Filming dance performances using a VariCam LT by Director of Photography Steeve François

I've been the Director of Photography for almost three years now for performances by "3e étage" ("3rd floor"), a group of soloists and dancers from the Paris Opera Ballet directed by Samuel Murez. Each time, I'm faced with the same technical constraints, vibrant dynamic elements and scenes with different lighting effects; more specifically huge contrasts, dimly lit scenes and times when you have to hunt out the light yourself during rehearsals. That's why, when the VariCam 35 with its dual native ISO settings of 800 and 5000 was launched, I immediately suggested to Samuel Murez and Luc Bara from Panasonic France that we shoot a very short film of the production entitled "Tchaikovsky, Tales from the Kingdom of Dreams" by the star dancer Josua Hoffalt. The film was great and when the VariCam LT came out, Luc Bara suggested that we make a slightly longer film, this time of the production entitled "Disorders".

I opted to shoot it at 3200 ISO sensitivity under negative amplification on the 5000 native setting for several reasons:

  • When I used the VariCam 35 for the first time, I shot the film at 5000 ISO sensitivity and had noticed increased noise in the most light-critical situations. As the VariCam LT provides negative amplification, it has a very clean signal when recording, which means you don't have to fix the noise issues in post-production.
  • Also, before the VariCam was launched, I used to regularly shoot on F5 at 2000 ISO sensitivity, so I immediately gained a half-stop, which also helps with the real-time focusing with a large sensor and which also made it possible to properly utilize the 25/300, lent to use by Fujinon, for apertures where this type of optic reaches its full potential (between 4 and 8).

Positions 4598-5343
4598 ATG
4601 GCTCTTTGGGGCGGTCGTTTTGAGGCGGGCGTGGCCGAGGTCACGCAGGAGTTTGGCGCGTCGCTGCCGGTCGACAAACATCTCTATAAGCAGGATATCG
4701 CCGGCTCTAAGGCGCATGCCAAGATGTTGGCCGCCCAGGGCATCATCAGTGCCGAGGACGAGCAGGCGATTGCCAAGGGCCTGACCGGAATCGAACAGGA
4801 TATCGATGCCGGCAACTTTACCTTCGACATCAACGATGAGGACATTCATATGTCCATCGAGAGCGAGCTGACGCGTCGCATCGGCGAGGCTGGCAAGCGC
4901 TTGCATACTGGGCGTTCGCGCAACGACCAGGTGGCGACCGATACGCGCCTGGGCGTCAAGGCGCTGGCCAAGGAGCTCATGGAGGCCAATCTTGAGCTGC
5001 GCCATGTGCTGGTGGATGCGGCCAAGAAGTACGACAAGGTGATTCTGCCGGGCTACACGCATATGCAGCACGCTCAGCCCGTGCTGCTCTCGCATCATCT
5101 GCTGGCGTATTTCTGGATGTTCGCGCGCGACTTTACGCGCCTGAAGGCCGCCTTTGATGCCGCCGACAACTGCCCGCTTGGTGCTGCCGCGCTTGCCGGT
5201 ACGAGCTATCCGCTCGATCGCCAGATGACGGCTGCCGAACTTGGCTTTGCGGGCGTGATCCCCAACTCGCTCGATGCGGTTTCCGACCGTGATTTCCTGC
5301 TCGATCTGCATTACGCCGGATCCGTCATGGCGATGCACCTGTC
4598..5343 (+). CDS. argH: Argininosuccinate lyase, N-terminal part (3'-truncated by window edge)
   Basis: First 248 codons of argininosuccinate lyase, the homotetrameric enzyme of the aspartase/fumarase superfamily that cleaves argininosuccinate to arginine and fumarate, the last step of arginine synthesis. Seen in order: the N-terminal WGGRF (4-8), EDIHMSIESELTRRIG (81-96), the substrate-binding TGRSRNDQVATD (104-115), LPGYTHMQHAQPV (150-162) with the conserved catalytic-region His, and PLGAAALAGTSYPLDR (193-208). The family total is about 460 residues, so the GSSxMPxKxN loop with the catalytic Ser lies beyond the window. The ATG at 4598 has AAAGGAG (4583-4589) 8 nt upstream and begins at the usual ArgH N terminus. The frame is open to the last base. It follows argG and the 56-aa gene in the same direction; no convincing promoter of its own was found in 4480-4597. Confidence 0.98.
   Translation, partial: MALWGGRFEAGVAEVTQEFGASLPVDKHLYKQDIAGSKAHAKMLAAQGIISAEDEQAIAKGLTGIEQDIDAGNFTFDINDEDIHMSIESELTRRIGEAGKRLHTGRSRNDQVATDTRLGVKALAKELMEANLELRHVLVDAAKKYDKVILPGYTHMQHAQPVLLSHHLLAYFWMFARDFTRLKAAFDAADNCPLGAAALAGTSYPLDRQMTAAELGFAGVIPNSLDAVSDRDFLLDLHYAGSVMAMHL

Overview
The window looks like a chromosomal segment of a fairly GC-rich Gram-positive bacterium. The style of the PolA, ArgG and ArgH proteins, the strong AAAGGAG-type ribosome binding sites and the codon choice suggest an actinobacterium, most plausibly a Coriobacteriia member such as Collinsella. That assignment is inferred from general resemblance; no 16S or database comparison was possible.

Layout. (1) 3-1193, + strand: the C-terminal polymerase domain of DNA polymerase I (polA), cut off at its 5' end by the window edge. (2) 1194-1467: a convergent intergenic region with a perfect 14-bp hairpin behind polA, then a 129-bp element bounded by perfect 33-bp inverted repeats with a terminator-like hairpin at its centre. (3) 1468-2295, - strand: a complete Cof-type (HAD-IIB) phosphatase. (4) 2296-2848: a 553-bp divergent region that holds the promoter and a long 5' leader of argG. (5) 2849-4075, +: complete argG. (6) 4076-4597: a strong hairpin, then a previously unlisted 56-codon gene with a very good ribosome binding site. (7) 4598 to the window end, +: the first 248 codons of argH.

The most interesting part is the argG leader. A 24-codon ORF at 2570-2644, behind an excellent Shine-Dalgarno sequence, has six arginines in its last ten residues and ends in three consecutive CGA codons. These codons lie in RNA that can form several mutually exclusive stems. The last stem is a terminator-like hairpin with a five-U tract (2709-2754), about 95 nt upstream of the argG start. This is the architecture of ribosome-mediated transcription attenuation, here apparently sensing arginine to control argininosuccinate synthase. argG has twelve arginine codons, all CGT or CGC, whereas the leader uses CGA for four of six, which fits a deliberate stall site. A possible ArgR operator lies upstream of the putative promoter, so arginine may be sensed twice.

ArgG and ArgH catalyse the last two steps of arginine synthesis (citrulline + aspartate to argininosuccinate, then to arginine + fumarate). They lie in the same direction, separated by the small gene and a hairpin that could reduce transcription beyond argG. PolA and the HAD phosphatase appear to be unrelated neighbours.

• And, finally, 3200 ISO sensitivity works really well in very dark scenes, especially since it's easy to "brighten up" dimly lit scenes with the V-Log function.

We shot on Log in 4K 50p 4:2:2 10 bit. 50p is of course ideal for reproducing the temporality of the dancing.

The only unknown quantity was the new technology in the VariCam LT for debayering the 4K/50p and I have to say that I saw no difference compared to the VariCam 35.

In terms of the dynamics (14 factory-fitted stops), I didn't really get time to assess much, but the dynamics are actually very good.

It is half as heavy as its big sister (which you really notice when it's on your shoulder) and its ergonomics, with the sliding shoulder mount, are outstanding. It can be balanced easily and has a very practical grip. The only thing that is not well positioned is the control screen (you can no longer remove the battery) but I believe that Panasonic are already working on remedying that.

I also liked being able to send (peaking) info to a viewfinder other than that from Panasonic, which is incidentally excellent. It's great for me, as I own a Zacuto viewfinder.

I have also shot with very light, very high-quality proxies which easily allow HD processing.

If I had to come up with one criticism about this camera, it would be that it only has room for one memory card. When you're doing long shoots, it can be a real issue but I suppose that the capacity of memory cards will soon have doubled.